Failure to open your mind

5 Dec

So, I’ve been ill. Proper ill with proper flu. As sometimes happens when you are proper ill, I had one or two profound thoughts during my week of bed-sofa-bed-sofa-bed. But I have forgotten them since. However, last night I watched Ricky Gervais being interviewed by Alan Carr and he (Ricky) said something really profound. He was being asked about recently being maligned and mauled in the press for something he had said and replied by saying he had been misunderstood. But then he said, “But being offended doesn’t make you right”. Which stopped me in my tracks.

Ricky is right. And we like to be right – but sometimes we are simply offended. Yet still maintain we are right. His observation cuts to the heart of our beliefs, and it causes me to question myself again. A bit of self-reflection can only be a good thing. ‘Looking in the mirror’ is critical if we are to grow and adapt, if we are to have our rough edges made smooth. What do you see when you look in the mirror? When you really look – not just glancing at your reflection but looking at your true self. I know that I sometimes see my false self. I sometimes surprise myself (and not in a good way) at how entrenched/bigotted/inflexible I have become. I sometimes find it hard to look, knowing that I have been busying myself with ‘things I must do’ and neglecting deeper meaning. And sometimes I quite like what I see. I am mostly comfortable in my own skin, yet anxious never to become too comfortable.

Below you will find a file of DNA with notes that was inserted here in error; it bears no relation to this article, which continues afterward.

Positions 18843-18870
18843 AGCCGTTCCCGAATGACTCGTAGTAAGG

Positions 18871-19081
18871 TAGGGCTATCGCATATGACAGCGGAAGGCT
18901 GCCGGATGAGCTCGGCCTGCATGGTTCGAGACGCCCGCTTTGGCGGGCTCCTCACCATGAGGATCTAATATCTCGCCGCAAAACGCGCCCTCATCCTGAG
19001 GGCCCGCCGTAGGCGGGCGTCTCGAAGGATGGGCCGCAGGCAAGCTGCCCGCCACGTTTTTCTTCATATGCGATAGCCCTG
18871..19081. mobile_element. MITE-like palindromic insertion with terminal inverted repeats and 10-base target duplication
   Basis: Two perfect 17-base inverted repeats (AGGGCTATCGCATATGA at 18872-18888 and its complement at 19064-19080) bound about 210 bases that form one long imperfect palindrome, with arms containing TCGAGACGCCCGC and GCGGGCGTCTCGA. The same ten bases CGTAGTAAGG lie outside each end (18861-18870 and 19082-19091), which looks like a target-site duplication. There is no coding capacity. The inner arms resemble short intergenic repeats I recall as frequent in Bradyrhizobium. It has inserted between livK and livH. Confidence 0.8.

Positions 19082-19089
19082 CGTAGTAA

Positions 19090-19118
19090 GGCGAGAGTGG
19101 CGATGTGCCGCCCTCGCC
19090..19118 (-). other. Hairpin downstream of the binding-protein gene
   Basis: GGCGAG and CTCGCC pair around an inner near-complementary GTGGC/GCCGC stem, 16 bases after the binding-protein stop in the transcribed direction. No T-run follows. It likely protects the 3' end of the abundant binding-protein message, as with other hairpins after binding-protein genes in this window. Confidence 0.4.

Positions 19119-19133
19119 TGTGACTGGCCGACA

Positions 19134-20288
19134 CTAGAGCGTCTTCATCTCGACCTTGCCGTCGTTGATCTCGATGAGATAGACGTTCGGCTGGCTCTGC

This year, I have been learning the hard way that I am not always right. And that sometimes, even when I am, it’s better to capitulate for the sake of peace. I look back at my younger more militant self with a wry smile, proud of the passion and fervour but glad I have grown since then. Glad that others have offended me. They have helped me to see more of my true self when I look in the mirror these days.

One Response to “Failure to open your mind”

  1. Claire 07/12/2011 at 13:52 #

    I think this is absolutely spot on – if something angers us, though that is a spontaneous response, we have a choice as to how we communicate/channel that anger. Taking offence is, I think, in a similar way, a choice, we can choose whether to find offence or be challenged.

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